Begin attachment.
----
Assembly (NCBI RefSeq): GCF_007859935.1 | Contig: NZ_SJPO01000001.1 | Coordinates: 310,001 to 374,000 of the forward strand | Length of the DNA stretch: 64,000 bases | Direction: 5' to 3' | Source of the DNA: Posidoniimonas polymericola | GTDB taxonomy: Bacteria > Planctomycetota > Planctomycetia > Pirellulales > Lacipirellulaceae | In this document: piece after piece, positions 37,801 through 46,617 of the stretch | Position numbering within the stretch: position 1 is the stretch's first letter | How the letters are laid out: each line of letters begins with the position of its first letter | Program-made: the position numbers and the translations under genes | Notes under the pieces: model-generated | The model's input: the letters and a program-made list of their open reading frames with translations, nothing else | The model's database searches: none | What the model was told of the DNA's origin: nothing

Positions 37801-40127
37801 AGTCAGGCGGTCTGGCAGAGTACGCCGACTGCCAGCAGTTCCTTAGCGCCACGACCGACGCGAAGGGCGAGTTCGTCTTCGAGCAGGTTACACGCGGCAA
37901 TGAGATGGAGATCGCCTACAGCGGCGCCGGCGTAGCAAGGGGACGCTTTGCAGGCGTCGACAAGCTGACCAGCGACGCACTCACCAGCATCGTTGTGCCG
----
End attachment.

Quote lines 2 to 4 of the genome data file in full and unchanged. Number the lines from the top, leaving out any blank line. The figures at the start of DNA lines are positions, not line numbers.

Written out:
Positions 37801-40127
37801 AGTCAGGCGGTCTGGCAGAGTACGCCGACTGCCAGCAGTTCCTTAGCGCCACGACCGACGCGAAGGGCGAGTTCGTCTTCGAGCAGGTTACACGCGGCAA
37901 TGAGATGGAGATCGCCTACAGCGGCGCCGGCGTAGCAAGGGGACGCTTTGCAGGCGTCGACAAGCTGACCAGCGACGCACTCACCAGCATCGTTGTGCCG